Starting in the top left corner of a 2×2 grid, there are 6 routes (without backtracking) to the bottom right corner.
How many routes are there through a 20×20 grid?
This question has been posed as: “Starting at the top left corner, how many ways through town are possible using only one-way streets and ending at the bottom right corner of a n x n grid?”
The solution is the central binomial coefficient or the center number in the 2n+1 row of pascal’s triangle. The formula in general for an n x m grid is (n+m)! / (n!m!). Any combination using nDowns(D) and mLefts(L) would be a valid move.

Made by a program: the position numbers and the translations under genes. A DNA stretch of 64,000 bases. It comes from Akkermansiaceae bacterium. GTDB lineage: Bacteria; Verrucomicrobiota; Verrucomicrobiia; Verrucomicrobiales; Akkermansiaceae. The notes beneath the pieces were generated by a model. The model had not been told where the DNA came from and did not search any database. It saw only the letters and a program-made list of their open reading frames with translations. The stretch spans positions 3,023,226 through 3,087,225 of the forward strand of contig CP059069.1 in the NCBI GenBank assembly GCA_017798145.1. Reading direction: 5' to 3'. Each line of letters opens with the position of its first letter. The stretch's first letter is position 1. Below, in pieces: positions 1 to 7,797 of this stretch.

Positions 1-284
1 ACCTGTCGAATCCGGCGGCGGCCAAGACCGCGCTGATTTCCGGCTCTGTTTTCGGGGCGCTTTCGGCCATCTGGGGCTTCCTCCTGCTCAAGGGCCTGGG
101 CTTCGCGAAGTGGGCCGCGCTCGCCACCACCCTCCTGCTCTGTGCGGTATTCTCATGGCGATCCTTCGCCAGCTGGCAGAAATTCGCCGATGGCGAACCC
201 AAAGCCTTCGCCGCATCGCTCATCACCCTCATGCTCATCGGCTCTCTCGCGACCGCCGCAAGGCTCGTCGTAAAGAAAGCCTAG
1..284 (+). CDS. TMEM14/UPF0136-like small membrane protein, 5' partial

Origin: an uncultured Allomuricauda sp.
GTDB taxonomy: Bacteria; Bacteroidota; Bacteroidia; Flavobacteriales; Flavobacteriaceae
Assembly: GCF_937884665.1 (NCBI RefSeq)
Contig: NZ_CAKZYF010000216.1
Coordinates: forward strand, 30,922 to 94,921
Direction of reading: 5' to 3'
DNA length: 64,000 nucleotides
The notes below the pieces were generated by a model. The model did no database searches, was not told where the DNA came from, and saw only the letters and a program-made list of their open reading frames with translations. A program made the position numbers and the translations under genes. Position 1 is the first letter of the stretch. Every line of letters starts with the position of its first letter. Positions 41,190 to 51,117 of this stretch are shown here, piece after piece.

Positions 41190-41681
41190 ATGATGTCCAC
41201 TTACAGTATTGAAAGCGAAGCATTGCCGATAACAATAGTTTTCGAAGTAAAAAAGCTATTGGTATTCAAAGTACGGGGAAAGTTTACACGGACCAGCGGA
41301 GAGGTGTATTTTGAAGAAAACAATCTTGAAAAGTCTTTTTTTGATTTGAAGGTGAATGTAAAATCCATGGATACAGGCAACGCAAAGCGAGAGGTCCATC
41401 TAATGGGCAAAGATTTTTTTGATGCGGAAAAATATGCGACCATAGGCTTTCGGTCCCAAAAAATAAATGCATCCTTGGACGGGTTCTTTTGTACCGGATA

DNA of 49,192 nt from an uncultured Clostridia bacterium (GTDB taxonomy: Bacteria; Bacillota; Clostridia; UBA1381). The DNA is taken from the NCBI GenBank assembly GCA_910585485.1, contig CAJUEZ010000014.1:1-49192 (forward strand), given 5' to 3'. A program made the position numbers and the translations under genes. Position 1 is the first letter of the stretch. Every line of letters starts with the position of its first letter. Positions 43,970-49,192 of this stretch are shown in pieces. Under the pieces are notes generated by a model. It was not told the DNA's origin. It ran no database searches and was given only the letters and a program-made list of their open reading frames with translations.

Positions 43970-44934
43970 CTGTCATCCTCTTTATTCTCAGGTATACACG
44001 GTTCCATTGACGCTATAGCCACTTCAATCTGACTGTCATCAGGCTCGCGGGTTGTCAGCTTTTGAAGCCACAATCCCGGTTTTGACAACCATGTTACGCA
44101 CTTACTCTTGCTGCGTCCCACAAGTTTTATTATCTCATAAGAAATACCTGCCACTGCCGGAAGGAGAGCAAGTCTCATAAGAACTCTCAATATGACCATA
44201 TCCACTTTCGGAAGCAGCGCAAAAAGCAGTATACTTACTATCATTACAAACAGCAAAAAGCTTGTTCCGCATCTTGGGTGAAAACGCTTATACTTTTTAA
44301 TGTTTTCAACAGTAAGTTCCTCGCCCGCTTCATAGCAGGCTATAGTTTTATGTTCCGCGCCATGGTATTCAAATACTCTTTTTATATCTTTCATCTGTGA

In the example provided in the problem description there would be (2+2)! or 24 possible moves, but many would be indistinguishable, and we would have to divide by (2! · 2!) to eliminate them. So, (2 + 2)! / (2! · 2!) = 24 / 4 = 6. Namely, LLDD, LDLD, LDDL, DLLD, DLDL and DDLL. By indistinguishable we mean DDL1L2 is the same move as DDL2L1.
Runs < 1 second in Python.
from Euler import factorial, binomial n, m = 20, 20 # method 1, m==n, middle number in row 2*n of Pascal's triangle print "Answer to PE15 = ", binomial(2*n, n) # method 2, m!=n print "Answer to PE15 = ", factorial(n+m) / (factorial(n)*factorial(m))
- The OEIS for this series is A000984
- If we added the condition “which do not pass below the diagonal” to our problem statement, we would use a Catalan number. It is calculated as 2n! / n! / (n+1)!